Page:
Office and administrative support positions already total 17.7 percent of the health care workforce, and are expected to edge up to 19.7 (that’s one in five health care jobs) by 2018. Between the two, that’s 36.5 percent — more than a third of the workforce in this category — by 2018.

The U.S. health care system is one of the most complex businesses on the planet, and now we know what it takes to support it. And by the way, don’t assume that the other 63.5 percent are physicians talking turkey to their patients. A lot of the rest of it includes things like social workers and other mental health counselors, pharmacists, nurses, and lab techs.

They are, however, directly involved in delivery of services.

Isolate it to the insurance industry and you find that in the decade from 1997 to 2007, employment grew 52 percent from 293,000 to 444,000. Positions among providers, such as physicians and nurses, grew by 26 percent.

This is far from the whole picture of the changes in our economy over the last 40 years. But it’s interesting to note that one of the main employment drivers these days is a top-heavy system, strained and politically contentious, that seems out of necessity on the brink of major change.

What is the best marketing gimmick in the U.S. over the last decade or so? Well, possibly the free pizza come-on.

Googling free pizza the other day brought up 254,000,000 results, or 82 pages of unique websites. A heck of a lot of people have been getting into the act.

First of all, the prospect of free pizza is a reasonable one. If someone offers: “Win a free car!” you know your chances are about the same as finding a fillet mignon on the menu at Burger King. So why bother?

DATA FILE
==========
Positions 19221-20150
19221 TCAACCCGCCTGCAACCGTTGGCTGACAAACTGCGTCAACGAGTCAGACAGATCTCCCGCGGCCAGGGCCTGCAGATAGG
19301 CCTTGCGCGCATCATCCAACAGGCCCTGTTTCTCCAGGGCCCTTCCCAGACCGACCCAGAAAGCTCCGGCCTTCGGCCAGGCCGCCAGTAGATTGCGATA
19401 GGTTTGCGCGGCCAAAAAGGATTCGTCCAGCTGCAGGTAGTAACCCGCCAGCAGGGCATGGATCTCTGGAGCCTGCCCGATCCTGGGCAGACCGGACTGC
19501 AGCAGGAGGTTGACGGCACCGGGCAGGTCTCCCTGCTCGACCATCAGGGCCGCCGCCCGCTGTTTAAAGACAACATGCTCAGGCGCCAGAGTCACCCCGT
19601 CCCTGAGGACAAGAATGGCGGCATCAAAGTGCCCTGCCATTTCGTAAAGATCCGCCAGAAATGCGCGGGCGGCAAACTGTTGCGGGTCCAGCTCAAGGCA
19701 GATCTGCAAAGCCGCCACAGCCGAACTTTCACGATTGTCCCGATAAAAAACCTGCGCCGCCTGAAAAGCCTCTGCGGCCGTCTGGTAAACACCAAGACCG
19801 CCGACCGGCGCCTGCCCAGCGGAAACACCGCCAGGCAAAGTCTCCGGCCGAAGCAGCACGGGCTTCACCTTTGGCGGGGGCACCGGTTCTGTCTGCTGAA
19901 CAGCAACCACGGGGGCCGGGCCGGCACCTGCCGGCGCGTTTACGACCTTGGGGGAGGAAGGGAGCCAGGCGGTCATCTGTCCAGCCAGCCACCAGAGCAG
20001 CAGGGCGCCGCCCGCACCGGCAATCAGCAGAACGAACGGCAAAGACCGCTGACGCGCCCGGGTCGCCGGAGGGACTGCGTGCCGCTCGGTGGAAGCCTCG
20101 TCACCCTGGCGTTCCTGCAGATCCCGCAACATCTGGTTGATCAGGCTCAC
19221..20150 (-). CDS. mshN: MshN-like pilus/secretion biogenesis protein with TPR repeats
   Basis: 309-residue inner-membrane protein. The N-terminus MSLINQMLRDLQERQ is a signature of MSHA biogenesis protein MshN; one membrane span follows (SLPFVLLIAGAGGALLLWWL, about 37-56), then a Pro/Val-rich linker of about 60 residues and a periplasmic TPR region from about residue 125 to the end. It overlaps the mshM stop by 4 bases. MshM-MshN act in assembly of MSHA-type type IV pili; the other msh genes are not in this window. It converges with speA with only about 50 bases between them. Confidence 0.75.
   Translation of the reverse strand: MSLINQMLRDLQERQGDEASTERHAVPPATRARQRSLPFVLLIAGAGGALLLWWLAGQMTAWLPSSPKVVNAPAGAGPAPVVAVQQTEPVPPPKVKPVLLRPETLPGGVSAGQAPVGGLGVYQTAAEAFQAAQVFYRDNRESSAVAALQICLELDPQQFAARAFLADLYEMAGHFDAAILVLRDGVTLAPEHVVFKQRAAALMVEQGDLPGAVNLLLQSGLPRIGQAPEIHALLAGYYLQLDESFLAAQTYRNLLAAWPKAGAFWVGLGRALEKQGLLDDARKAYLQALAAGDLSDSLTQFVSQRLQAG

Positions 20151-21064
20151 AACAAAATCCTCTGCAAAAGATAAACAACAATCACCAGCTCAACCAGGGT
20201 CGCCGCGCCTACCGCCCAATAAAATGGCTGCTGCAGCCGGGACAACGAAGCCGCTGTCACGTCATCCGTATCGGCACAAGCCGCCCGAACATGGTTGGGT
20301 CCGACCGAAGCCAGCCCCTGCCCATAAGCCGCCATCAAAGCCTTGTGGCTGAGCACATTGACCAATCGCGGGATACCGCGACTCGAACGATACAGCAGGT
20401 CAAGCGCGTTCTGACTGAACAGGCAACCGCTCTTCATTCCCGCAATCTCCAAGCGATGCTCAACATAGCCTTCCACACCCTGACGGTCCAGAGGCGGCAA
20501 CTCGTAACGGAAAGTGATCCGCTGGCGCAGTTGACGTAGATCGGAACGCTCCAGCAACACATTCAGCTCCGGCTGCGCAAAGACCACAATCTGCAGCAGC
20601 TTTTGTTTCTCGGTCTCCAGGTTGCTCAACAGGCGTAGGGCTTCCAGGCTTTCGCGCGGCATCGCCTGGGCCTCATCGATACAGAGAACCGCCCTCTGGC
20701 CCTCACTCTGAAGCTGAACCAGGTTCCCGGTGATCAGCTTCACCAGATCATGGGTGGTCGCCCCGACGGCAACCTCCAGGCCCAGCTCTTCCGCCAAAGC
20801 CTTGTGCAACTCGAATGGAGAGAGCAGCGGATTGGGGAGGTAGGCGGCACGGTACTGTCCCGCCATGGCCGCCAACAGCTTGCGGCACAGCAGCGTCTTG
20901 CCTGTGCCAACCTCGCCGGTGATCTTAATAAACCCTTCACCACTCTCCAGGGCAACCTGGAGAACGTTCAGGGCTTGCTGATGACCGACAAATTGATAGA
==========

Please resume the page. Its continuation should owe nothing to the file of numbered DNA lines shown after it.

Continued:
A pizza, though, is at its heart a very simple food. A little bread dough, rolled out thin, topped with tomato sauce (cheap) and mozzarella cheese (mostly cheap) and a meat or vegetable, and you’ve got yourself a respectable pizza.

Mind you, I’m not suggesting that preparing a good pizza is easy, a fact that is glaringly evident in all of the bad pizza shops on the street, no matter where you live. But to put out a C- quality pie is not that difficult and if you’re hungry, it can still be pretty good.

So Americans have become enamored with the stuff and marketers have stepped up to the plate.

This is why we saw, last week, a urology clinic in Massachusetts offer free pizza (large with one topping) for customers who opt for a vasectomy during March Madness.

“Hey guys, want to watch the college basketball tournament guilt free?” a young woman says in an ad. “Schedule your vasectomy with Urology Associates of Cape Cod in Sandwich in time for the college basketball tournament. Then camp out on the couch with uninterrupted basketball and we’ll even throw in a free pizza for the tournament.”

Question. The guy they show on the couch watching basketball — is he even old enough to shave? I’m just asking. Maybe you need to have a little life experience under your belt before deciding to be sterilized.